Overview of Accrediting
Accreditation is a primary means of quality assurance in North American higher education and a significant resource for quality improvement. Accreditation has always been associated with peer judgments about quality and has been the work of nongovernmental accrediting agencies.
Commission on Accrediting
The body recognized as the accrediting agency for The Association of Theological Schools in the United States and Canada (“ATS”) is the Commission on Accrediting (“Commission”) of ATS, which is related to but separate from ATS. The current Commission membership includes nearly 250 graduate theological schools in the United States and Canada who are accredited or candidates for accreditation. The purpose of the Commission is "to contribute to the enhancement and improvement of theological education through accreditation . . . [and to] collect data from all members . . . for use in accrediting" (Commission Bylaws, Section 1.2). The Commission is recognized by the United States Secretary of Education and by the Council for Higher Education Accreditation.
Board of Commissioners
Acting on behalf of the Commission is the Board of Commissioners (“Board”), elected every two years by the membership with representatives from member institutions, ministry practitioners, and the public. The Board makes accreditation decisions based upon Commission-approved Standards of Accreditation, according to Commission-approved Policies and Procedures. The Board also uses other resources that it has adopted to guide its work, such as the Board-approved Handbook of Accreditation and Policy Manual. The resources included on this website are intended to help schools pursue and maintain accreditation in order to assure and advance quality theological education.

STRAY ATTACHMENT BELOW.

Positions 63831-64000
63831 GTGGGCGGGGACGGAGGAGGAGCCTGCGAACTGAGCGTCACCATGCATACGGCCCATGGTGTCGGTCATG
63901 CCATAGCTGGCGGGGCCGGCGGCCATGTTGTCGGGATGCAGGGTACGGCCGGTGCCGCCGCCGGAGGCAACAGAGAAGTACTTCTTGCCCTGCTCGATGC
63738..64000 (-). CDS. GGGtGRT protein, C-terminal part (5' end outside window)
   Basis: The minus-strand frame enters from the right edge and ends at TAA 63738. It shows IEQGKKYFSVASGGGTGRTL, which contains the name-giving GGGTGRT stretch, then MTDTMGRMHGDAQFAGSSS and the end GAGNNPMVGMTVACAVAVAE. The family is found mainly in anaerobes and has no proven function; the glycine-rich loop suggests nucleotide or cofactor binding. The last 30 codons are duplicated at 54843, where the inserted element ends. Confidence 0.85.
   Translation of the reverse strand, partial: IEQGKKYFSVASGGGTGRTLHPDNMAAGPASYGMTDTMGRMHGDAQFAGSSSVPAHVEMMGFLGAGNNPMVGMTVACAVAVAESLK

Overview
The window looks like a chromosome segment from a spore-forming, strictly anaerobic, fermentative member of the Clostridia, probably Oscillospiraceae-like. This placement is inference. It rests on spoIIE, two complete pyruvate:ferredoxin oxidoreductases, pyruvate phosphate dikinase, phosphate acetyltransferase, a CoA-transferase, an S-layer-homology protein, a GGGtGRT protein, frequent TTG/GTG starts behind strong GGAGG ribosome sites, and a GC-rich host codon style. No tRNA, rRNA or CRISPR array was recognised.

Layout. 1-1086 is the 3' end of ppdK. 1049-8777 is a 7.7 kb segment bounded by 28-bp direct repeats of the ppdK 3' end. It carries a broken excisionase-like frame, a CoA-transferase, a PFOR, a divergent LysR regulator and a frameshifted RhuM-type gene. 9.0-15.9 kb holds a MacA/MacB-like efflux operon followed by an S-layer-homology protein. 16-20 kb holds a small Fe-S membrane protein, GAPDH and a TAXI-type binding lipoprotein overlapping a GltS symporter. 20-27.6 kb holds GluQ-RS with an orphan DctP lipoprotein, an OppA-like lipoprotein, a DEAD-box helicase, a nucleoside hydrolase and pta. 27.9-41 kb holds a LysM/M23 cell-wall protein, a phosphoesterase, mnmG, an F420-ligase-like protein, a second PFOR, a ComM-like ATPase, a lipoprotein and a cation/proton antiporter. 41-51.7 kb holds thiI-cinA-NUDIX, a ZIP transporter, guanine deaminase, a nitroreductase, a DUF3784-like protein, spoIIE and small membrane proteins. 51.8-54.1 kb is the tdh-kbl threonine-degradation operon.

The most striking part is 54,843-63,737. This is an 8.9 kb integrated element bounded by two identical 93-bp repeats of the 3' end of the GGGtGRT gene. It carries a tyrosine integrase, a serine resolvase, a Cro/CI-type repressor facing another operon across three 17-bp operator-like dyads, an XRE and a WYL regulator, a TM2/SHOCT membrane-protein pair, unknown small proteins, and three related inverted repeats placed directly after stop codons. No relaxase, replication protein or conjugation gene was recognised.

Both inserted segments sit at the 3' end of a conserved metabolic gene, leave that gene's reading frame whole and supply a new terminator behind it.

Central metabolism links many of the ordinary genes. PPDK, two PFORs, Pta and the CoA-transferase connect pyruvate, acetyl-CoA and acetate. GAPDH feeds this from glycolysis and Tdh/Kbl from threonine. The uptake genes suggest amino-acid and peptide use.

How to Become a Member of the Commission
As noted above, the Commission on Accrediting is related to but separate from The Association of Theological Schools. To become an accredited member of the Commission, one must first seek associate membership in the Association. Once a school has been approved for associate membership in the Association, it may then pursue membership in the Commission. That begins with a petition to the Board of Commissioners for candidacy for accredited membership, described in the Commission Policies and Procedures and in Section Six of the Handbook of Accreditation.